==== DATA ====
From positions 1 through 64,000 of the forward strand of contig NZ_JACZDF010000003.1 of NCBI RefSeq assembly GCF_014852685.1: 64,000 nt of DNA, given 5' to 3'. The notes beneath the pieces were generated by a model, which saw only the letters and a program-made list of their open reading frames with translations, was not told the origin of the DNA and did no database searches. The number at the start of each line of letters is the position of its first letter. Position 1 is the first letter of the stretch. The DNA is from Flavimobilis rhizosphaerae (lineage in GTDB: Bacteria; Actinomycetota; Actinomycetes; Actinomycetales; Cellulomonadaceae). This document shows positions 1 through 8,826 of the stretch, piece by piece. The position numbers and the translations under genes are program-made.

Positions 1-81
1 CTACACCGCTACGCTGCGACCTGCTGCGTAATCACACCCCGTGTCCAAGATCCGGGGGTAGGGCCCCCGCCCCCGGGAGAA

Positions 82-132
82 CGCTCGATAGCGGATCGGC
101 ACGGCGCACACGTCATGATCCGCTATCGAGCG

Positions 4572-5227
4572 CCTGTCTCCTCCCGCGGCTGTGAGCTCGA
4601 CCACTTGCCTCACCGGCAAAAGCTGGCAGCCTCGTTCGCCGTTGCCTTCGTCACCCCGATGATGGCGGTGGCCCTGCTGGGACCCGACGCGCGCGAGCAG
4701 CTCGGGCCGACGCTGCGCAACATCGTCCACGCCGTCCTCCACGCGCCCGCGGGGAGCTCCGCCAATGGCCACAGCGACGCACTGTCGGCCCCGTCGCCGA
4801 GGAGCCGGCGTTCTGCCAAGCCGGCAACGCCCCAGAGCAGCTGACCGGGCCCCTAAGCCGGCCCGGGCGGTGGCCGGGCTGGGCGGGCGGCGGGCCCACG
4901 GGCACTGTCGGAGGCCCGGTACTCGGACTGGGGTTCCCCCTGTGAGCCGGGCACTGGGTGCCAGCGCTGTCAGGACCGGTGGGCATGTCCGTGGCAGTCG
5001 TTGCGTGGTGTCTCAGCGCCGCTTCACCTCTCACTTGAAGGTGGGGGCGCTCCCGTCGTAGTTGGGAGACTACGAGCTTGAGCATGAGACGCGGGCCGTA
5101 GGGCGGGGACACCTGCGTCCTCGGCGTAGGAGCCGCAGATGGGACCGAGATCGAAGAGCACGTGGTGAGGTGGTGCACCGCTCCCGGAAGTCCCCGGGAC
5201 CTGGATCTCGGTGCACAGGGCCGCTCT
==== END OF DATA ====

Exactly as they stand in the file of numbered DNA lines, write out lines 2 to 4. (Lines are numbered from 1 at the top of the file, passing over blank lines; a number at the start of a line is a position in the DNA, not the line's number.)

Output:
Positions 1-81
1 CTACACCGCTACGCTGCGACCTGCTGCGTAATCACACCCCGTGTCCAAGATCCGGGGGTAGGGCCCCCGCCCCCGGGAGAA

Positions 82-132